10. If you won the lottery, would you still work? This question goes to your motivation, work ethic, and enthusiasm for work. “The ‘Hire me!’ answer is this,” says Kennedy. “While you’d be thrilled to win the lottery, you’d still seek out fulfilling work because working, meeting challenges, and scoring accomplishments are what make most people happy, including you. Say it with a straight face.”
A Little Extra Help: What to Say When You’re Uncertain. If a hardball question comes at you out of left field, try not to panic. Take a deep breath, look the interviewer in the eyes, and comment that it’s a good question you’d like to mull over and come back to. The interviewer may forget to ask again.
“But if the question does resurface and your brain goes on holiday, say that you don’t know the answer and that, being a careful worker, you prefer not to guess,” recommends Kennedy. “If you’ve otherwise done a good job of answering questions and confidently explained why you’re a great match for the position, the interviewer probably won’t consider your lack of specifics on a single topic to be a deal breaker.”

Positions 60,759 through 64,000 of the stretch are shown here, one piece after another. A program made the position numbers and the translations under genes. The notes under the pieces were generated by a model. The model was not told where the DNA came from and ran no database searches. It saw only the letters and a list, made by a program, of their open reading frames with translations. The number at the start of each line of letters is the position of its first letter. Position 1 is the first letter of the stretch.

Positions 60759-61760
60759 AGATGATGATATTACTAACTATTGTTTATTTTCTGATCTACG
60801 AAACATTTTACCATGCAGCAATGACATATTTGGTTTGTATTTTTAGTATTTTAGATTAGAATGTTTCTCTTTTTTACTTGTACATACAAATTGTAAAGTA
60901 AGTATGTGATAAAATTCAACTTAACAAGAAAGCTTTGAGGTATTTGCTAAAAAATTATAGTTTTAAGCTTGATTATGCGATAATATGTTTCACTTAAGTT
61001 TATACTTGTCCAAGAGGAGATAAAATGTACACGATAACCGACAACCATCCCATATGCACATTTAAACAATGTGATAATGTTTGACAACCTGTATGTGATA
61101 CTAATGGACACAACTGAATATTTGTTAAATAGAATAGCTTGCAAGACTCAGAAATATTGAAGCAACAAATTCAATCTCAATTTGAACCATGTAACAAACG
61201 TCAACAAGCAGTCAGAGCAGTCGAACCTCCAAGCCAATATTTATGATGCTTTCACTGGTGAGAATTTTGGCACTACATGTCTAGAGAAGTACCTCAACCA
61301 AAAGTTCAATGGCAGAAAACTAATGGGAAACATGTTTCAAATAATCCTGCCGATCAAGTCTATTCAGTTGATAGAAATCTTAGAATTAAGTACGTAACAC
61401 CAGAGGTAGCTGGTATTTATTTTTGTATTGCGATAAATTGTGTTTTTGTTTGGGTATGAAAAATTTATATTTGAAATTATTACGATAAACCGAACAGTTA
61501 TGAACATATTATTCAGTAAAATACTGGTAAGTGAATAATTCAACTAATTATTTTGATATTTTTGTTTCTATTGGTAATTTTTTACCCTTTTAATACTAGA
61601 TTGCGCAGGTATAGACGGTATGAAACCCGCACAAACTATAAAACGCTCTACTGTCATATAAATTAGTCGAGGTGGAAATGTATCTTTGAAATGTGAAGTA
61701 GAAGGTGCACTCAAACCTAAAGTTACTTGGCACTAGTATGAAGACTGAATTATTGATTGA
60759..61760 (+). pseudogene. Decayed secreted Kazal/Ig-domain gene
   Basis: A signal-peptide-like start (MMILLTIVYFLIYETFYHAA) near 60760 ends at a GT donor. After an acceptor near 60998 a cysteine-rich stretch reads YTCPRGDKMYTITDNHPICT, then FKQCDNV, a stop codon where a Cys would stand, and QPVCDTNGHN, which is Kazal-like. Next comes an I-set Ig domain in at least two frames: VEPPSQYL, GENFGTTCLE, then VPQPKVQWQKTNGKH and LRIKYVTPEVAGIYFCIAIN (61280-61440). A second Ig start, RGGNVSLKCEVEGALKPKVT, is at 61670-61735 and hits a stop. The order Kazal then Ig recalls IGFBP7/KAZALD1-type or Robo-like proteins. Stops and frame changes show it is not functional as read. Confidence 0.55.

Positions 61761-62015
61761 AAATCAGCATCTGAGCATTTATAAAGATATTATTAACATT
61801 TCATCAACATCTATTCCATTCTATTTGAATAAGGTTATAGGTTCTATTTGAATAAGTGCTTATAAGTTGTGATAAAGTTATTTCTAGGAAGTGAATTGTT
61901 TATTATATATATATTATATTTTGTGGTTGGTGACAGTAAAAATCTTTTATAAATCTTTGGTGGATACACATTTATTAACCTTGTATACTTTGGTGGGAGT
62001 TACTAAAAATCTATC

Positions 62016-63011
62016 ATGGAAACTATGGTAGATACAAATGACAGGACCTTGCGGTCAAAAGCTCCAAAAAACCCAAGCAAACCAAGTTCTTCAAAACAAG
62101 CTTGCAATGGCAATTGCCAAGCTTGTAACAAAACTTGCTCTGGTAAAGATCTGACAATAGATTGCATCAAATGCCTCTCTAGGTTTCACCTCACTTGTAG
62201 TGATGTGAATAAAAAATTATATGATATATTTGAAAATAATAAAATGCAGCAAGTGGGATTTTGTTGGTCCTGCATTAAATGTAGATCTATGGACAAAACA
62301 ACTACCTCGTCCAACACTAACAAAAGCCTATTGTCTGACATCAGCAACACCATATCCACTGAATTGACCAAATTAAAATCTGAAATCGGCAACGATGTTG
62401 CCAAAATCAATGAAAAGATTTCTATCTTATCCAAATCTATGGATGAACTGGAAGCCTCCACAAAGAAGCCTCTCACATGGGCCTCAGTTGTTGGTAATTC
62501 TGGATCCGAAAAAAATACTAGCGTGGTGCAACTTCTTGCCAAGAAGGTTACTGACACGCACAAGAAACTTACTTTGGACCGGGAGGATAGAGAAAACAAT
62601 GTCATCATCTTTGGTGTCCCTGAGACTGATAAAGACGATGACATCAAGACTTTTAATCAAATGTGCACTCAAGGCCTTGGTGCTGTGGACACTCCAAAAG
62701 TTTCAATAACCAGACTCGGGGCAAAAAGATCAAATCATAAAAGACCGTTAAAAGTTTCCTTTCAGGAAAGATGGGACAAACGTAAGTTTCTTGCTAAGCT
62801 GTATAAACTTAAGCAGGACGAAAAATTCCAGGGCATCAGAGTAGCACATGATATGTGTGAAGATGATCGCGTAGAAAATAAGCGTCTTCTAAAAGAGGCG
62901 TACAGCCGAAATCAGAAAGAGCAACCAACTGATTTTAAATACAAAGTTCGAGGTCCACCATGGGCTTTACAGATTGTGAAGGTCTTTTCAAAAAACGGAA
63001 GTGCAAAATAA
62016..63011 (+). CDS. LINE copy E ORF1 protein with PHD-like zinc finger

“As with most things, in the world of job interviews, practice makes perfect,” says Kennedy. “Familiarize yourself with these tough questions. Ask a friend to conduct a mock interview where you answer only tricky questions. Once you’ve had enough practice, the real deal will be a breeze.”
About the Author:
Joyce Lain Kennedy is a nationally syndicated careers columnist. CAREERS NOW appears twice weekly in newspapers and on websites across the United States. She is the author of seven career books including “Resumes For Dummies,” 6th Edition and Cover Letters For Dummies®, 3rd Edition.
For a copy of "Job Interviews For Dummies," contact Dottie DeHart, DeHart & Company Public Relations, by email at firstname.lastname@example.org.